That’s a higher upload than my cable and a over twice as fast down as our only DSL provider, Verizon. The highest speed they can give us is 3/768 and as a former customer, I can confirm their equipment at the CO is shoddy and constantly needs fixing.

    • Smith6612 says:

      Verizon is doing 7.1Mbps/768kbps now for residential should you be in range of that. If you do get DSL from either Frontier or Verizon, I do help out at DSLReports.com ‘s Verizon and Frontier forums many times, and we can pretty much find out what’s going on with lines.

  2. Mazakman says:

    I can confirm that where I live I saw better speeds than that from Frontier last year when I had them as a provider. From the sounds of things, I had better get my name on the list at Frontier ! ( and Frontier better start upgrading to deal with the hundreds of new subscribers )

    • Smith6612 says:

      Frontier has been upgrading things for a while, really. I’m sure you may recall what happened in my area and they had gotten everything fixed up (service works like a charm now!). Also take note that I also did find that Frontier has new backbones out in Rochester that I’m being routed through as well (some new Gigabit links and some SONET links). If they cleaned up the bandwidth issue in your area you shouldn’t have much of a problem. But hey, if it really matters I would personally take varied and crappy service over a capped service.

  3. Dan says:

    How do I tell how fast my thing is going? I was downloading using a download manager the other night and it got up to speeds of 1 MB/sec. But is that the max speed of my modem or just the website? I don’t think I’ve ever seen any other downloads move faster, but I wasn’t really keeping track. I wonder if I’ll lose any speed with Frontier.

    • James says:

      The best way is with a speed test dan. And frontier offers one on their website.

      http://www.speedtest.frontier.com/

    • Smith6612 says:

      Run a speedtest and see what you get. Just take the Kilobits results you get, divide it by 8 and that’s how many KB/s you can download at. If you run at 10Mbps with Frontier, at best performance you should get roughly 1280KB/s or 1.28MB/s download, and with the upload should get about 128KB/s of upload. Keep in mind though that with speeds like this, you may need to tweak your PC’s receive window so that it can reach the higher speeds. Also, if the receive window is too small and a download manager is making multiple connections, then you’ll get higher speeds. So yeah.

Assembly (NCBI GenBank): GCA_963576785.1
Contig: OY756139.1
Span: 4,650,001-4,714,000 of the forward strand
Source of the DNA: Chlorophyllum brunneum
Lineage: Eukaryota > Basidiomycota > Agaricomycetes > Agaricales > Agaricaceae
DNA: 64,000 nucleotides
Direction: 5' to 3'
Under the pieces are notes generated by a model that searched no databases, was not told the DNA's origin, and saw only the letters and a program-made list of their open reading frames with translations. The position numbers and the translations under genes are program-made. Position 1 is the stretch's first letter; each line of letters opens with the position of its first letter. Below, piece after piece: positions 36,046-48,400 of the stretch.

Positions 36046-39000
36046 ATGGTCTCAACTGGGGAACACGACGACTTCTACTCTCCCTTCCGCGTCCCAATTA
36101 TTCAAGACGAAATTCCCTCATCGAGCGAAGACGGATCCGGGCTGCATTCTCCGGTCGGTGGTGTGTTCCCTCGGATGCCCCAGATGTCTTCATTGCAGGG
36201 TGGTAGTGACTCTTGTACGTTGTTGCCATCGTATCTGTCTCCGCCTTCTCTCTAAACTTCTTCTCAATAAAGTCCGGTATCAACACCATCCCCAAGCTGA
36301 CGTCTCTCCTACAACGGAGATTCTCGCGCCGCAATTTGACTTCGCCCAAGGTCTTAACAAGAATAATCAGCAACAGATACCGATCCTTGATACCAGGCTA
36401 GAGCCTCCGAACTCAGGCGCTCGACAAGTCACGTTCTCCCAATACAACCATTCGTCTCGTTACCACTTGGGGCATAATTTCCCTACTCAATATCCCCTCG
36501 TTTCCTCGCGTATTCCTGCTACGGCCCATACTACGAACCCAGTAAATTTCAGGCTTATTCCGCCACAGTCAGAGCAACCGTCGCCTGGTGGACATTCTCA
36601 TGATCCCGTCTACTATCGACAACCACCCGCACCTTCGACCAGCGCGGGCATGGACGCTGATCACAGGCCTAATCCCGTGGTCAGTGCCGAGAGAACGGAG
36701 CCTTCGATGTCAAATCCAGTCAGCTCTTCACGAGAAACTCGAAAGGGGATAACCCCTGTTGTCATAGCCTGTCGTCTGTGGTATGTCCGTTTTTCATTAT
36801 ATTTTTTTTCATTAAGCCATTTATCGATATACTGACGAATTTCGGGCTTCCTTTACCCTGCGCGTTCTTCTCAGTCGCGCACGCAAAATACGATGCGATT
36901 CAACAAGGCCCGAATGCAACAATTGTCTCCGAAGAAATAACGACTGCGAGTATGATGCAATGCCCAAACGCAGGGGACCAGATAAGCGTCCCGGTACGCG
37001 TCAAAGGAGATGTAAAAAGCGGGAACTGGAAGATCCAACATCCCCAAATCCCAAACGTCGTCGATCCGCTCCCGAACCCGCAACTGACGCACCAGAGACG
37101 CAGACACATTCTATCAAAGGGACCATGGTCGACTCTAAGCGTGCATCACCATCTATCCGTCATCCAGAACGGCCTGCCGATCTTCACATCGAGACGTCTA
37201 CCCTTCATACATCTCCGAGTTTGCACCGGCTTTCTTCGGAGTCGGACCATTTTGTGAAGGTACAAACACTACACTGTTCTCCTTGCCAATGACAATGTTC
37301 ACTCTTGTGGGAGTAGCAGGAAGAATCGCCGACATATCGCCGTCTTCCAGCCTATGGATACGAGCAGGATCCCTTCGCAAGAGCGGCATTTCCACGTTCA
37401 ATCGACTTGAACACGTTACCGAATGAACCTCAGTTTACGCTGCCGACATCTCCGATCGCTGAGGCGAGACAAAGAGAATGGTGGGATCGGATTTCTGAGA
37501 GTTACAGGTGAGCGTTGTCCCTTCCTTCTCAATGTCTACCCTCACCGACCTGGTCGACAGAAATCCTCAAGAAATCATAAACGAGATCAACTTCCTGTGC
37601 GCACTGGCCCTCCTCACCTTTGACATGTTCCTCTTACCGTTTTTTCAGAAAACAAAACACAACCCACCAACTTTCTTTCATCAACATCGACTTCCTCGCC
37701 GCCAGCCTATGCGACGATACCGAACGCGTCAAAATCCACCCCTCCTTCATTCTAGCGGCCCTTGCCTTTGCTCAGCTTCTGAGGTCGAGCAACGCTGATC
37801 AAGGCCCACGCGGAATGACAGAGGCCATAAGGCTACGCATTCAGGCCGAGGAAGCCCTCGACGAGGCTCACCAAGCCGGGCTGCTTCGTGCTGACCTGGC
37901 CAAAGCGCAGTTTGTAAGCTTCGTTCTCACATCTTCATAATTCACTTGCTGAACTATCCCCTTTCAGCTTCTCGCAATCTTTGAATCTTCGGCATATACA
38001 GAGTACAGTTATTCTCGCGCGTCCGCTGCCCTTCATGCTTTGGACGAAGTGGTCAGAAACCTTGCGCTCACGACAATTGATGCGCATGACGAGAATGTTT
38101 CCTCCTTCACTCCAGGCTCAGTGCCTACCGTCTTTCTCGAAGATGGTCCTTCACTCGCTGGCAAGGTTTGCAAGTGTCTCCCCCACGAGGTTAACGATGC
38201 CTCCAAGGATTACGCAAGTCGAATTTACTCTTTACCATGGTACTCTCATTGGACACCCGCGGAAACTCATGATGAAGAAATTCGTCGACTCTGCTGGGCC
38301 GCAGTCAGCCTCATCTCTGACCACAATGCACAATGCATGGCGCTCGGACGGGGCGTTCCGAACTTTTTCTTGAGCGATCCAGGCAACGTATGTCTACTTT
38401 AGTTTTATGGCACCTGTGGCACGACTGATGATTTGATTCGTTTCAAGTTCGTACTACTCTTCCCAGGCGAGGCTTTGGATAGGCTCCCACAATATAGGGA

4. Dan: Frontier is not a shared line in the neighborhood, but is shared in the CO. My rough guess is that a CO will serve from 10k-30k homes. So instead of sharing with 4-5+ other homes in your area on a single line going to TW, you’ll be sharing a MUCH bigger pipe, which should keep your data throughput more constant.

  5. Anon says:

    “Customers must comply with all Frontier network, bandwidth, data storage and usage limitations. Frontier may suspend, terminate or apply additional charges to the Service if such usage exceeds a reasonable amount of usage. A reasonable amount of usage is defined as 5GB combined upload and download consumption during the course of a 30-day billing period. The Company has made no decision about potential charges for monthly usage in excess of 5GB.”

    http://www.frontier.com/policies/residential_aup/

    http://www.frontier.com/5GB

    Accurate as of 4/17/09 @ 8:27AM EDT